This story has been corrected to change the number of clergy involved based on revised numbers from the law firm.
Associated Press writer Paul Elias also contributed to this report.
Truth and Reconciliation for Gender-based Offenses
By Matthew Johnson
I was very inspired by the bold New York Times piece “Eight Stories of Men’s Regret,” published in response to the polarized debate over now-Justice Kavanaugh’s confirmation. Not only is it brave to confess one’s past transgressions, but it is also necessary for accountability, which is the missing link of #MeToo.
Perhaps most importantly, these actions will inspire others to do likewise. #MeToo should get much of the credit: Its hashtag inspired other, albeit less catchy, offshoots (#HimThough and #IDidThat) that focused on male accountability. This was the necessary counterpart to the outpouring of sexual assault survivor solidarity in the wake of the Harvey Weinstein exposé.
It is likely that these offshoots lacked the staying power of #MeToo primarily due to the reluctance of men to participate. Nonetheless, there is a tendency within #MeToo and beyond it to chastise men for speaking up in areas deemed sensitive to women — arguing that men need to listen rather than speak, defend, mansplain, etc. — but the question remains: What does male accountability look like? It certainly cannot be reduced to passive listening. This is how you would scold a child with some poor parenting. In the case of an adult, passive listening can only be the beginning of accountability.
This effort by men to publicly confess in a thoughtful, self-reflective manner is a major step forward in the fight for accountability. I can recall that one of the most powerful and inspiring moments from my years of anti-war activism (which led me to anti-violence and women’s rights activism) was watching the teary-eyed testimony of Iraq and Afghanistan war veterans confess during the Winter Soldier testimonies the crimes they committed against civilians. I can also recall, on video, the steely-eyed white South African police officers recounting how they tortured and murdered black freedom fighters during the Truth and Reconciliation Commission.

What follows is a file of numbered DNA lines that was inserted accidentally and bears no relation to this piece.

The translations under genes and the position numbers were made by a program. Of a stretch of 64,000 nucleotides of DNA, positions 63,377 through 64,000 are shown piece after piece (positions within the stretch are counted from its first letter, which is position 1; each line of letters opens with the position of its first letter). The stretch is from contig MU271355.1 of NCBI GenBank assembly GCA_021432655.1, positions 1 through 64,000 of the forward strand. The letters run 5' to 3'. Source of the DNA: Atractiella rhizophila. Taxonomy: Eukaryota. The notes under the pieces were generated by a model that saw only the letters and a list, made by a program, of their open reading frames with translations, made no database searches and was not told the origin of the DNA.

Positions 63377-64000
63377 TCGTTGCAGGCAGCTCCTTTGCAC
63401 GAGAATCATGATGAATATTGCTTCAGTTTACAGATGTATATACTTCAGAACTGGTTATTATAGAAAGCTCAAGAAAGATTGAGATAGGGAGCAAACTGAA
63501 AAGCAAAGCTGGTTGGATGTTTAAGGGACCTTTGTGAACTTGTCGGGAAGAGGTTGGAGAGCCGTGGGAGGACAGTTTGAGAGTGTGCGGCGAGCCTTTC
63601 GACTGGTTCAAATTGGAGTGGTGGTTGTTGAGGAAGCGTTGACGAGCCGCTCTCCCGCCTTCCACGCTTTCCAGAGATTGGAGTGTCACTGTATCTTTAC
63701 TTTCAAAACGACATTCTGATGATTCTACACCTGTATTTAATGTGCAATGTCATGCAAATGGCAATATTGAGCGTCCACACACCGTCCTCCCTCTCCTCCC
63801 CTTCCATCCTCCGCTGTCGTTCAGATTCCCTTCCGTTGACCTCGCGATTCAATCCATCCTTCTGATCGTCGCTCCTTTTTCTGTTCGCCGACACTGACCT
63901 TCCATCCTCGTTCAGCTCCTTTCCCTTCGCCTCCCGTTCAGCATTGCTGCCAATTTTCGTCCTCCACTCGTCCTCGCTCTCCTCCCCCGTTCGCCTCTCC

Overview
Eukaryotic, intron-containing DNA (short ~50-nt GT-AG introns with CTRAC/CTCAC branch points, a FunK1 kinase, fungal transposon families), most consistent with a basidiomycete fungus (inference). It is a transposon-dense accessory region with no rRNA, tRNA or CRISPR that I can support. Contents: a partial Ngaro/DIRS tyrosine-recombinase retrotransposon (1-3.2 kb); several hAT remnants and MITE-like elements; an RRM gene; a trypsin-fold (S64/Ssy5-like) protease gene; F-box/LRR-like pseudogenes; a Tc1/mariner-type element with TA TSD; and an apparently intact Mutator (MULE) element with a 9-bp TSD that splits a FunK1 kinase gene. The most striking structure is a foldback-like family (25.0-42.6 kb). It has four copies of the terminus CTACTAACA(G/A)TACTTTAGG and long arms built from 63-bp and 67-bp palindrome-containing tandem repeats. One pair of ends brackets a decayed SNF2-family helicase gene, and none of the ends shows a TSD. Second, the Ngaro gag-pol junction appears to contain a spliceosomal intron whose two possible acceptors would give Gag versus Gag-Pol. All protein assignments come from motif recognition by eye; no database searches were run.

While the latter example was far less inspirational, truth is critical to any resolution of conflict or reparation of harm. It is the fulcrum of the lever of accountability — and of justice by extension.
It must be noted for the sake of fairness that accountability cannot be limited to one gender, and we cannot assume that men only harm women or that men are the only ones who cause harm. A major flaw of truth and reconciliation processes has been selective justice — that they have only scratched the surface in most cases. If these eight regretful men had gone deeper into their pasts, the reader may have learned where their lack of respect for boundaries originated. While they were all influenced by rape culture and violent socialization to some extent — just by being American men in their particular cases — no boy or man is immune from direct victimization. A victimized man is often a dangerous man due to the hyper-masculine need to disguise weakness or compensate for it in (often) violent ways.
While mainstream society has come a long way in recent months in propping up survivors and calling out perpetrators for violent and sexist behavior (despite the painful lurch backward so evident in the Kavanaugh confirmation process), it is time that we hear more from those perpetrators in the context of truth and reconciliation.